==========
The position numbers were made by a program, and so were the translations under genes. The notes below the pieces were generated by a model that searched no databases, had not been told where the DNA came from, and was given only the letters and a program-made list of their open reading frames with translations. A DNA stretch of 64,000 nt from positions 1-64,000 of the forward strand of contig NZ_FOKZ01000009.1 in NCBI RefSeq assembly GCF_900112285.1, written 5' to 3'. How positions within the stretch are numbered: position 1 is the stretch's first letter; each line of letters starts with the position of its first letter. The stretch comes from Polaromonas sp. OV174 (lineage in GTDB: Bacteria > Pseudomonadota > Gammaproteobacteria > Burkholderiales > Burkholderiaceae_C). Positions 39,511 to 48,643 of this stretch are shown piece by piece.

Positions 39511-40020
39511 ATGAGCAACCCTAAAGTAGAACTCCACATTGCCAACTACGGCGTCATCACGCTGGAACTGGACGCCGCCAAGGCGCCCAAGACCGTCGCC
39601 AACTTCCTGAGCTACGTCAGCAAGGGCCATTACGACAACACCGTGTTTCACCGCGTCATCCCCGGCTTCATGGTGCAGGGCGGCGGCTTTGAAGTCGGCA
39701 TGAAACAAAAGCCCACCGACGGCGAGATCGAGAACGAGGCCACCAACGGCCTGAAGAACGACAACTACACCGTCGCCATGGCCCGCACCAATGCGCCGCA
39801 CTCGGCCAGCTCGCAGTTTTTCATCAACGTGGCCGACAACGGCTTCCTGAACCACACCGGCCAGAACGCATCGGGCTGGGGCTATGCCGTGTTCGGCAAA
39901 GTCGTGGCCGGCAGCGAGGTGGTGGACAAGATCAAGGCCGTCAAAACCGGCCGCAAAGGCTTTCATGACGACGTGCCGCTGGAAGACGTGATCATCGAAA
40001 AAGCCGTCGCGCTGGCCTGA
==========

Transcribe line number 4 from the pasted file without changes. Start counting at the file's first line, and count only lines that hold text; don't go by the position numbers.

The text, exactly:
39601 AACTTCCTGAGCTACGTCAGCAAGGGCCATTACGACAACACCGTGTTTCACCGCGTCATCCCCGGCTTCATGGTGCAGGGCGGCGGCTTTGAAGTCGGCA